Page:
By SUSAN ESTRICH
There is a famous story (it may be apocryphal, of course) about Richard Nixon and his dog. No, I don’t mean the Checkers speech, the one where Nixon saved his integrity by invoking his little dog, Checkers, and his wife’s cloth coat. This one came later, after he lost, during the famous Bel Air fire. The story is that as he was fleeing his house, Nixon left his dog.
When it comes to friends, it’s hard to beat a dog. Harry Truman, it is said, once was told that if you want a real friend in Washington, get a dog. But friendship —really, love—should be a two-way street.
I am the mother of three loving dogs: Judy Jarvis Estrich, Molly Isabel Estrich and Irving A. Estrich. Sometimes, being the worrywart that I am, I actually spend time thinking about how I would round up my dogs in the car in case there was a tsunami or a fire. It goes without saying that I would never leave without them.
A few years ago, Rosie, who helped me raise my children and now helps me raise my dogs, found a hungry and bedraggled dog at the local dog park. He was wearing a tag, so she called the number. It turned out the family had been away during the Malibu fire, and when they finally got home, the dog was gone. He walked all the way to our neighborhood. It is one of my favorite stories.
This brings me to the subject of today’s column: the Romney dog. If, as it appears likely, Mitt Romney is the Republican nominee for president, we’re all going to be getting an education on venture capital firms and whether they create jobs or destroy them. We’ll all be watching the numbers to see whether, in these tough times, the 99 percent who used to aspire to be part of the 1 percent have now turned on the Romneys of the world.
All that is important, but it’s also complicated—unlike a man and his dog.
Presidential elections are, in a very fundamental way, tests of character. You can’t predict all the issues or crises that will face the person you elect president, which means that character, ultimately, counts for more than position papers and platforms.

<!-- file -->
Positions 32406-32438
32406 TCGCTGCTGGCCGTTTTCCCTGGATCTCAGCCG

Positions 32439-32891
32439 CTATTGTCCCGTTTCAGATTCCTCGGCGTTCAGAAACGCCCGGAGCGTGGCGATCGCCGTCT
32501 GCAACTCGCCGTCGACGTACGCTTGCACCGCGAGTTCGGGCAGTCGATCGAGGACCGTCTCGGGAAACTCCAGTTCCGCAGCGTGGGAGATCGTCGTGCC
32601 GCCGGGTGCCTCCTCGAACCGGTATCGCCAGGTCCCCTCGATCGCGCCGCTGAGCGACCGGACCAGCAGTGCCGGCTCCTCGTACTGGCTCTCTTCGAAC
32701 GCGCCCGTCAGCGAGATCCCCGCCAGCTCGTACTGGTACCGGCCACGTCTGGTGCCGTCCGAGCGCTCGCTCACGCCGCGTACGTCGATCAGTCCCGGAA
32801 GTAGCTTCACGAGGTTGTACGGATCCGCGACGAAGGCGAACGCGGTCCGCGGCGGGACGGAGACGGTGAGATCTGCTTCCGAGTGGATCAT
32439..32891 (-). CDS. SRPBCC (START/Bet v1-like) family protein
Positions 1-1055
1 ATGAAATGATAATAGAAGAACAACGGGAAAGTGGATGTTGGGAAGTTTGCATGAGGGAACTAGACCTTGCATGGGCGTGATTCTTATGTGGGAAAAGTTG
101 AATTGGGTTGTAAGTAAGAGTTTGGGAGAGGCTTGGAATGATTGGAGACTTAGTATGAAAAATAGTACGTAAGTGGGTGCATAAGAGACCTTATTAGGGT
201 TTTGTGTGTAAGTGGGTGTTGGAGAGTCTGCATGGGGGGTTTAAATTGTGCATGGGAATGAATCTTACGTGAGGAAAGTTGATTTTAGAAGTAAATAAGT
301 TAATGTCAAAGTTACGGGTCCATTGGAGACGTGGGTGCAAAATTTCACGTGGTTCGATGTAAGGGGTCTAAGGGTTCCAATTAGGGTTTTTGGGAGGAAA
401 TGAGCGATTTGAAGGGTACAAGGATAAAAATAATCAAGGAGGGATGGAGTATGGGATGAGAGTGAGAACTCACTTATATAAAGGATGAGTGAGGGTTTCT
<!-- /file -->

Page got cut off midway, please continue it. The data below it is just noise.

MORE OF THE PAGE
And in my book, as a dog lover, nothing tells you as much about a person’s character as how they treat their dog.
So what are we to make of that infamous family vacation during which Romney put the dog in a crate on top of the car, for 12 hours? Or the more recent revelations that the dog and the crate had to be hosed down a few hours into the trip when his bowels gave way?
Respected New York Times columnist Gail Collins finds a way to get the dog into every column she writes about Romney. It’s become a popular sort of puzzle: How will she get the dog in?
I’ve met Romney’s family. They seem like very nice people. I’m sure they all loved their dog. Some people leave their dogs at home when they take vacations. The Romneys brought theirs. And with a car full of kids, there was apparently no room for the dog in the car.
I didn’t have a dog growing up (my mother was afraid of them), so I don’t really know whether it was common in those days for people to put their dog on the roof of their car. I’m sure I’ll hear from plenty of people who claim they’ve done it and the dog was just fine.
Still, it’s hard for me to imagine putting one of the Estrich dogs anywhere other than the back seat. Judy does like to ride in the front, but really, the back is safer.
Someone once said to me that heaven is where you meet all the dogs you’ve loved and lost. Maybe Hershey Estrich Kaplan is there waiting for me. I don’t know whether Checkers was waiting for Nixon, or whether the Romney dog ended up having a fine vacation and a good life after that tough 12-hour trip and will welcome his family when that day comes.
I’m not a Romney voter, so maybe it doesn’t matter. But I don’t think I’m alone in this. Before I decide what I think about this man’s character, I need to know more about that trip-—and that dog.